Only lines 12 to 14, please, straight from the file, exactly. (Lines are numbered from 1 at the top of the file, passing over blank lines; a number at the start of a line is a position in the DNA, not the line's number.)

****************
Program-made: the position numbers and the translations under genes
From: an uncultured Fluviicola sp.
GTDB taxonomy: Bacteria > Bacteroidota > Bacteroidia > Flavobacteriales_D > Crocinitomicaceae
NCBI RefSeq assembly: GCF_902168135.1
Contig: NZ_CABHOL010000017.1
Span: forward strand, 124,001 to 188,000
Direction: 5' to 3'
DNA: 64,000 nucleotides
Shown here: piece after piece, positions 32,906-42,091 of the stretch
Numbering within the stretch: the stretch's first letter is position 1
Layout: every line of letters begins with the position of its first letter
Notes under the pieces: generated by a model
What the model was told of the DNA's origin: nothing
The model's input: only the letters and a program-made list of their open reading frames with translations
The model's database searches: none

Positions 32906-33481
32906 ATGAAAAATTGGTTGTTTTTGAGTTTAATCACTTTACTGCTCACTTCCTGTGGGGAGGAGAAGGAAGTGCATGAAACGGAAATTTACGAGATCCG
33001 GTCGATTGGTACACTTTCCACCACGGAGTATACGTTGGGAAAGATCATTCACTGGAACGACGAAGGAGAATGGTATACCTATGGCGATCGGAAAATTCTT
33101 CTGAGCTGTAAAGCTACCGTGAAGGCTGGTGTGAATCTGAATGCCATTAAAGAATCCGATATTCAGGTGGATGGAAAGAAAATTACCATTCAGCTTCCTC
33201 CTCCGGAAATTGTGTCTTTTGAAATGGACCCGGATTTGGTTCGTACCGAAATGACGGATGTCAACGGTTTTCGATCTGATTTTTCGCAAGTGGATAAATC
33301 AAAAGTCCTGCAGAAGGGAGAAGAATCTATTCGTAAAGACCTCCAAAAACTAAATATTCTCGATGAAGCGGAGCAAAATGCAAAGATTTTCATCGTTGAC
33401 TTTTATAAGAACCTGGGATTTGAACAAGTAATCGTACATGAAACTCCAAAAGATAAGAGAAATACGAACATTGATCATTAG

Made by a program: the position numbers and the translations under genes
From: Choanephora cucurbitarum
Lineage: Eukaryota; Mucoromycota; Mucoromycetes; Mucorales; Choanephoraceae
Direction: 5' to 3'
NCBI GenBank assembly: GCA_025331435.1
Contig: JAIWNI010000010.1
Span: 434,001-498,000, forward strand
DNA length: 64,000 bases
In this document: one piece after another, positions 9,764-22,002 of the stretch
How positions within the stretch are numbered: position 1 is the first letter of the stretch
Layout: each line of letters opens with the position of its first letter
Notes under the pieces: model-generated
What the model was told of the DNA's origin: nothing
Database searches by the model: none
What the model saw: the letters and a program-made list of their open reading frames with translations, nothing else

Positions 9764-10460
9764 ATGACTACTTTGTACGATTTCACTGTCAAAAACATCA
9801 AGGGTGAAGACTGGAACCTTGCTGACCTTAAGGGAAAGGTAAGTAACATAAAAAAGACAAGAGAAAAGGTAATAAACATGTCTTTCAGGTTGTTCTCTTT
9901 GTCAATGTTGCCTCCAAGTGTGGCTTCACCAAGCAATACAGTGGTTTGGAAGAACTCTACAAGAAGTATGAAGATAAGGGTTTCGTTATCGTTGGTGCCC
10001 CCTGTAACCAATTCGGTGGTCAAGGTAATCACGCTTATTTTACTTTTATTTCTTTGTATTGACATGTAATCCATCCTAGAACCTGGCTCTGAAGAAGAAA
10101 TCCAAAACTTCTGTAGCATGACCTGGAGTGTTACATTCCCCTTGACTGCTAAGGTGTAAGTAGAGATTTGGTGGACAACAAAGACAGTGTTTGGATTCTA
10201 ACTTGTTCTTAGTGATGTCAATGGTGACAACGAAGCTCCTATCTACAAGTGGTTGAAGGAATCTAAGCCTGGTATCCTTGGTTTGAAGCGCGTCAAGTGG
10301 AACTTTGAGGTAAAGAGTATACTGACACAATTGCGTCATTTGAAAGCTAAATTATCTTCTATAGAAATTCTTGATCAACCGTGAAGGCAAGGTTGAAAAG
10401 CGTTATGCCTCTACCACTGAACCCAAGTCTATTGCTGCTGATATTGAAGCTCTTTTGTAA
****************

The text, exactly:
Notes under the pieces: generated by a model
What the model was told of the DNA's origin: nothing
The model's input: only the letters and a program-made list of their open reading frames with translations